Who controls the basic heating materials?

It is no secret that opposition groups are the main controller of the heating market, then come the local sellers.

On the west of the opposition areas, “Turkstan” and “Hay’at Tahrir Al-Sham” control the sources of firewood and impose high taxes on whomever wants to buy it and puts barricades on the roads known as “firewood roads”, those barricades include a person that estimates the quantity and imposes a tax on the ton, or kilogram, depending on the volume of load in the car. It seems that those barricades belong to certain people inside of these groups to collect their taxes and build their own fortune, according to activists from “Gisr Al-Shoghour” area.

In the west was ISIS, then Syrian Democratic Forces, while the price of diesel barrel is doubled many times than its price inside of Raqqa, where diesel is sold for 70 liras a liter, but taxes are imposed on diesel tanks headed towards Idlib and Hamah countryside areas, where the price of the liter reaches 200 liras, not to mention the greed of the sellers who make up waves of product monopoly to raise their profits to many doubles. While what happened in 2017 is the best example of monopoly, when the sellers monopolized the diesel at the beginning of winter, which lead to a crazy increase in the prices up to 600 liras for a liter at the time it is most needed by the locals.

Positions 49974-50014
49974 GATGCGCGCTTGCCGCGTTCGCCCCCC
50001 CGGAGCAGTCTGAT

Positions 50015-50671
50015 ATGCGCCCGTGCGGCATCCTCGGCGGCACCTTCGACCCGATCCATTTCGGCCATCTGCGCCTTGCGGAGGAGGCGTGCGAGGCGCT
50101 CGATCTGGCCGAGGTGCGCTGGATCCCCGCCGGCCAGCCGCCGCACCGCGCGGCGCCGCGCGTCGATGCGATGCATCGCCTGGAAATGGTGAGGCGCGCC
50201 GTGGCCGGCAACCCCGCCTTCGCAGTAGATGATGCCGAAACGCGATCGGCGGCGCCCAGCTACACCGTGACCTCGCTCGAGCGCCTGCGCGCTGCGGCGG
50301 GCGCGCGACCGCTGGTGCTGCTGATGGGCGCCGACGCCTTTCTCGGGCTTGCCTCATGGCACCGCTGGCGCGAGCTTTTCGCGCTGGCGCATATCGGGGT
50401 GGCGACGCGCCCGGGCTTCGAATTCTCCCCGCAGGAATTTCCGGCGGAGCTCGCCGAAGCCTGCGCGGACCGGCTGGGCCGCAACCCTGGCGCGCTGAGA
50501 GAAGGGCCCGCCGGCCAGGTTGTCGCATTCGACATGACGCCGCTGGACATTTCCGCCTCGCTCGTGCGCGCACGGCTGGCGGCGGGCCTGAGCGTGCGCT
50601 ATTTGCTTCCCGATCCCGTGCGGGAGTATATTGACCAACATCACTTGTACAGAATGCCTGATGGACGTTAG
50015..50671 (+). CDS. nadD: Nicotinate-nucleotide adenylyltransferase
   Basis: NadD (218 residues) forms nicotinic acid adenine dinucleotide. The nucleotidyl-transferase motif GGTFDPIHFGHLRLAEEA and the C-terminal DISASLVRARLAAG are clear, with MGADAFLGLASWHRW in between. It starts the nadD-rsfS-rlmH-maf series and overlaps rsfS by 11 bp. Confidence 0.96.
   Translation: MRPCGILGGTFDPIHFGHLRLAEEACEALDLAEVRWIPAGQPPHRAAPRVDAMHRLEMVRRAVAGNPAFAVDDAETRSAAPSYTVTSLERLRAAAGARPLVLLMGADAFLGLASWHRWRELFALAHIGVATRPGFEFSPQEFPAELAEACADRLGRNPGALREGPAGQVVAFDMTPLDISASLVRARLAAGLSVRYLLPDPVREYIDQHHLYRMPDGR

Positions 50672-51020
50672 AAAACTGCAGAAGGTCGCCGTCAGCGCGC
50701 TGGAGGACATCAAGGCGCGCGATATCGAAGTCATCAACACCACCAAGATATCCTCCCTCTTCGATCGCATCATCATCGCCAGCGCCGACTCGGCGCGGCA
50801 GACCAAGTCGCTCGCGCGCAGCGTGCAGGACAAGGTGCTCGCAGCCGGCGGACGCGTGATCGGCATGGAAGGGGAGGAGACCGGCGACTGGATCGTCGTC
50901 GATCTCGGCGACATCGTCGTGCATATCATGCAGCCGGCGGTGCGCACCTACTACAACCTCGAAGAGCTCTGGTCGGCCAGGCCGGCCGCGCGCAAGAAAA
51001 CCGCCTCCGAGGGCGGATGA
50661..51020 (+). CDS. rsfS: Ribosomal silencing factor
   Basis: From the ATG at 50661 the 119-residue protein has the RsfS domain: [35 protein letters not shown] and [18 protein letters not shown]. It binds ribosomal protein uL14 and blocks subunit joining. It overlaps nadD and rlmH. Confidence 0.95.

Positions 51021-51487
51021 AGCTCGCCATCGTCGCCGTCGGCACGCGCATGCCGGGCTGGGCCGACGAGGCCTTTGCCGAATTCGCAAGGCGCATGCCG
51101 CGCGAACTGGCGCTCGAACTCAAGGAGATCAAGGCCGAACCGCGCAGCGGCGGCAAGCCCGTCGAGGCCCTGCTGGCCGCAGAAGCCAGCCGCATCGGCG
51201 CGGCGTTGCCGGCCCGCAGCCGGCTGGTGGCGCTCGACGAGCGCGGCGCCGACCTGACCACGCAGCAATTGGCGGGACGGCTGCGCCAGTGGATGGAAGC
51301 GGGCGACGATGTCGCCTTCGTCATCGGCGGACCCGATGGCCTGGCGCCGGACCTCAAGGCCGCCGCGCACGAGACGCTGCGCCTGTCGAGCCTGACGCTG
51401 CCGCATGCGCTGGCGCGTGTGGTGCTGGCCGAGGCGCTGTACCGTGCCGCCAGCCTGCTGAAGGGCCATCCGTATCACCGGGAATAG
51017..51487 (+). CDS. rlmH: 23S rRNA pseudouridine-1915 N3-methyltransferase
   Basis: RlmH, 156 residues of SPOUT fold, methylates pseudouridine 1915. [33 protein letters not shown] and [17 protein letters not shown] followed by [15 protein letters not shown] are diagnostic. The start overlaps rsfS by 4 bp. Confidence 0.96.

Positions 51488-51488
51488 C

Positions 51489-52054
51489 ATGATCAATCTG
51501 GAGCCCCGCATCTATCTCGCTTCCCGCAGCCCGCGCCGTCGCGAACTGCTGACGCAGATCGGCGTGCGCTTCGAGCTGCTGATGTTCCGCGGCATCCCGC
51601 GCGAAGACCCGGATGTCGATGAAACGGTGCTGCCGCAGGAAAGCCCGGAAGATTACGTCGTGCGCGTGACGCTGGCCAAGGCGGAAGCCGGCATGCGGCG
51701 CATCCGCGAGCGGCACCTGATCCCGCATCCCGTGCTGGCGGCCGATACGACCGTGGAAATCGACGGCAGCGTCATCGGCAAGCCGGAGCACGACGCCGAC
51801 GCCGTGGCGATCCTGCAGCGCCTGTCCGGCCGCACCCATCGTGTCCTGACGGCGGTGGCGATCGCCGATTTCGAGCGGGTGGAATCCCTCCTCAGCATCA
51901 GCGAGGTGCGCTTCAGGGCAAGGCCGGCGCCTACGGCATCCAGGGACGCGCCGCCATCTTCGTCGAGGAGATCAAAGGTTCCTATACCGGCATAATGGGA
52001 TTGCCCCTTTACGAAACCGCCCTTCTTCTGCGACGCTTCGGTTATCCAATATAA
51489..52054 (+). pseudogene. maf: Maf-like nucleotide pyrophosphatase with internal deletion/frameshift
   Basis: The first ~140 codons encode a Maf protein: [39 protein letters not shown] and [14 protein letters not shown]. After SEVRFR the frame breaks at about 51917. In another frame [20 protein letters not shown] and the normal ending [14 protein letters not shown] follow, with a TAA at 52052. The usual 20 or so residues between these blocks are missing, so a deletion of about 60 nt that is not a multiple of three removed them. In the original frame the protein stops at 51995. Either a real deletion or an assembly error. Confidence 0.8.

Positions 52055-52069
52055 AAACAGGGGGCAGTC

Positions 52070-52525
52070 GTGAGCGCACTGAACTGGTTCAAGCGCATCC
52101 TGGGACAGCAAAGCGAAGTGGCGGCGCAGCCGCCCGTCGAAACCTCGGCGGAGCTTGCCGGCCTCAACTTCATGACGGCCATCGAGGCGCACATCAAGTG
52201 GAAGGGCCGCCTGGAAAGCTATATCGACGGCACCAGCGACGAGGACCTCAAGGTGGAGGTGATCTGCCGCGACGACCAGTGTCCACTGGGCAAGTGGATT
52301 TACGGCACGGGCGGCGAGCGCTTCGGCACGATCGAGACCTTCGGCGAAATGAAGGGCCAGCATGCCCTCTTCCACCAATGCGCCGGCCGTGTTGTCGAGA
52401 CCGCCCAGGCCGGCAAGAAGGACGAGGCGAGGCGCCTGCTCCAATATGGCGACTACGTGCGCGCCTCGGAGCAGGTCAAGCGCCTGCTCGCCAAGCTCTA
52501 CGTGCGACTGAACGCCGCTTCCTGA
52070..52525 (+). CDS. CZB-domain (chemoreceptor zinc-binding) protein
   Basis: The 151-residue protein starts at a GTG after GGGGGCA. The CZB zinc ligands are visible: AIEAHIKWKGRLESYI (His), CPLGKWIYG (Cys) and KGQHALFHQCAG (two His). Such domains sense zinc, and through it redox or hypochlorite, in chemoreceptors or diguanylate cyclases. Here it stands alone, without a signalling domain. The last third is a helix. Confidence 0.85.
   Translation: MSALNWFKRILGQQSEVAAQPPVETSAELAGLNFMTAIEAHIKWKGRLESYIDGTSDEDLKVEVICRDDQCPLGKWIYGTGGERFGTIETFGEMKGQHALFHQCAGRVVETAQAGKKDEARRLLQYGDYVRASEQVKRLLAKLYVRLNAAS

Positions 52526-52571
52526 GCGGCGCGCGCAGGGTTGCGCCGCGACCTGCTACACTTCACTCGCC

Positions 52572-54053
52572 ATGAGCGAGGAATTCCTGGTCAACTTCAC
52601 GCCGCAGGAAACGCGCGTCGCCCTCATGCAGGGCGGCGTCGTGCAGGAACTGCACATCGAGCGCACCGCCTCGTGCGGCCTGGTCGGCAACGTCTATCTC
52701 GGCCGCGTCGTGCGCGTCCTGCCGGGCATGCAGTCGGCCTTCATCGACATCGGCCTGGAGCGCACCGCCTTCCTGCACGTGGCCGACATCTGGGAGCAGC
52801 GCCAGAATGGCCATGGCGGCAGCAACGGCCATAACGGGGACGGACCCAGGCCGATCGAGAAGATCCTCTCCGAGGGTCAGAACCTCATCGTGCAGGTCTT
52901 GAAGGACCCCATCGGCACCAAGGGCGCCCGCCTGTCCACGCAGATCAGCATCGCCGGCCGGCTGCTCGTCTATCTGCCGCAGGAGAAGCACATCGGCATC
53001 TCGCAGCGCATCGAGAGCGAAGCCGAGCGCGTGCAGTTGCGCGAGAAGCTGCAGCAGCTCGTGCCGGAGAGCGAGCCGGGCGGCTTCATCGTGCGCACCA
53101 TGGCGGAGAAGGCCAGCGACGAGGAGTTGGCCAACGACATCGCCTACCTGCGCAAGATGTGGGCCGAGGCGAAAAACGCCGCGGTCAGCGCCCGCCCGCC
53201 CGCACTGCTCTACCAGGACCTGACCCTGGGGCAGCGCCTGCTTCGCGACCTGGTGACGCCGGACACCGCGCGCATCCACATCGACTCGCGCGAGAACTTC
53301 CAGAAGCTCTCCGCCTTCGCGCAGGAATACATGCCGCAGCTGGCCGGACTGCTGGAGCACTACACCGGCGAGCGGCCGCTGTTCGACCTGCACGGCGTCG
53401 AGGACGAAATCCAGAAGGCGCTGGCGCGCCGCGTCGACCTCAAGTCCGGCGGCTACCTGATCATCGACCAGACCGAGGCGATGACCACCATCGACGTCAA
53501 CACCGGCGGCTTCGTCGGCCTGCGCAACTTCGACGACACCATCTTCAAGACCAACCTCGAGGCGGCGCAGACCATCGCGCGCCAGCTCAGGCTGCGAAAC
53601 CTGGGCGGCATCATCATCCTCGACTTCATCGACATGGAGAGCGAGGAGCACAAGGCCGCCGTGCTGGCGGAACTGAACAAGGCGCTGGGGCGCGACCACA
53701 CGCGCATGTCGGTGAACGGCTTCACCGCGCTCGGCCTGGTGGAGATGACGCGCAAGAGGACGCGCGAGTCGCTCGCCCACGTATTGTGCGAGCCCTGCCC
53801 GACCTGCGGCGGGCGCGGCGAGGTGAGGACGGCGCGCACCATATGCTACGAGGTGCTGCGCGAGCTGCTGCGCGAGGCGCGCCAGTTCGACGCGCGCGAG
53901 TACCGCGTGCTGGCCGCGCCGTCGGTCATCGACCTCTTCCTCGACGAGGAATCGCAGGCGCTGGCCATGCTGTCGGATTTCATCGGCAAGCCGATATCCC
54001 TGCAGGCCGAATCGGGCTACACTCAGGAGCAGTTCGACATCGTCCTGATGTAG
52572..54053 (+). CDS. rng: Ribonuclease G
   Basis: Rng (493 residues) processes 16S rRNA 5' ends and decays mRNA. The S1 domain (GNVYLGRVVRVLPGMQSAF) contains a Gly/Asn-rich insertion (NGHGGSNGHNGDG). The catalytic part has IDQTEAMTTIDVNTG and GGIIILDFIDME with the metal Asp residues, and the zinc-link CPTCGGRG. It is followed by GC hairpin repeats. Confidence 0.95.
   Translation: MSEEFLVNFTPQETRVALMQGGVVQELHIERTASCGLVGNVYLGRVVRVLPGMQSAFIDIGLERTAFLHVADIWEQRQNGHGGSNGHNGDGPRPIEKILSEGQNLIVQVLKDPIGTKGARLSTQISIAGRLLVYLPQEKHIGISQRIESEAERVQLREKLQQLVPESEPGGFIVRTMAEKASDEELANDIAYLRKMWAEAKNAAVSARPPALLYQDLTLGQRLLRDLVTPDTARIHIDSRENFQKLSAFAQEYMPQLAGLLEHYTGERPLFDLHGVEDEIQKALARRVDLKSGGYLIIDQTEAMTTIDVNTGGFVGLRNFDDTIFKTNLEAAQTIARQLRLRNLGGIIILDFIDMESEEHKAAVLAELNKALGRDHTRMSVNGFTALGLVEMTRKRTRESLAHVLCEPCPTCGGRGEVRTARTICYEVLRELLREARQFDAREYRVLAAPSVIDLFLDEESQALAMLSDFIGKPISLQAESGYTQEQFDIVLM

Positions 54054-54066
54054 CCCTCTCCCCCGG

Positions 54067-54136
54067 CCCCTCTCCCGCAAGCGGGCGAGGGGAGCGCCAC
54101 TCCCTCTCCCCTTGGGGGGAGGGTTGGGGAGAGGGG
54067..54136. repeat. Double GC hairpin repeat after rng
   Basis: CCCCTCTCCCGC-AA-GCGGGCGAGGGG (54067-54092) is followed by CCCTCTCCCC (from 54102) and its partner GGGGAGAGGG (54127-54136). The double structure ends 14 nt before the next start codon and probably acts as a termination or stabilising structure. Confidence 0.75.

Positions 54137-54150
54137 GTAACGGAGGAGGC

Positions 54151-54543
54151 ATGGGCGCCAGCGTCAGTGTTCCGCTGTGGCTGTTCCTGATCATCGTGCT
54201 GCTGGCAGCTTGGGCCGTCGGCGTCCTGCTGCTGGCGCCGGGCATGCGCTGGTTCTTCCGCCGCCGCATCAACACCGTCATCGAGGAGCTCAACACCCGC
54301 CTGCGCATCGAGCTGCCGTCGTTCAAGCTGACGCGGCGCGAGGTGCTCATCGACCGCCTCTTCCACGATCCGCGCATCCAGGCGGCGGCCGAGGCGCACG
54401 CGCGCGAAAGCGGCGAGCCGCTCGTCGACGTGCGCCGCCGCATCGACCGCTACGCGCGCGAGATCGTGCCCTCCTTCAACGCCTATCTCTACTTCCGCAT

This led some people to ask about where was the role of the controlling groups, or the security forces to force the seller to lower the prices that skyrocketed! But the answer was clear inside of the civilians in the north, and it is that sellers would not have monopolized if they were not the security forces themselves, which is apparent when Tahrir Al-Sham came to establish sales points to sell fuels in Idlib.

Charcoal is being imported by merchants from Turkey through Bab Al-Hawa border crossing which is control by Hay’at Tahrir Al-Sham, and imposes taxes on imported goods without any care to the great poverty in Syria which almost kills any form of life.

What did the humanitarian organizations offer as alternative sources of heating?

In that field, the activist Kutaiba Al-Zahory assured that the relief and humanitarian efforts are so little, for some organizations like “Qatar Red Crescent” supported families by providing 100 liters of diesel to each family for the next two years in some areas, and for some certain classes of locals while the governmental or organizational support is absent to help them fight the winter cold which has become along with Assad’s regime partners in killing them, not to mention that some groups established some programs to provide heating fuel to their members, leaving civilians suffering from the cold of the winter, and the darkness of its nights.

The activist Ali Abu Al-Farouq said that the organizations and governments in the north of Syria did not succeed in other life fields, so it is no wonder how the situation of heating is now, for the areas in Hamah governorate which are under their control since 2014 did not witness any activities aiming to support the citizens with heating projects except for when the Syrian Red Crescent that come from the regime areas in 2016, offered the winter needs from covers, blankets and cloths on three stages. He then adds “More than 80% of Hamah countryside today is under the line of poverty as a result of the wars that destroyed all the infrastructure, even schools which are in a dire need for heating which students suffer from its absence, for how can a student learn while he is freezing from the cold?”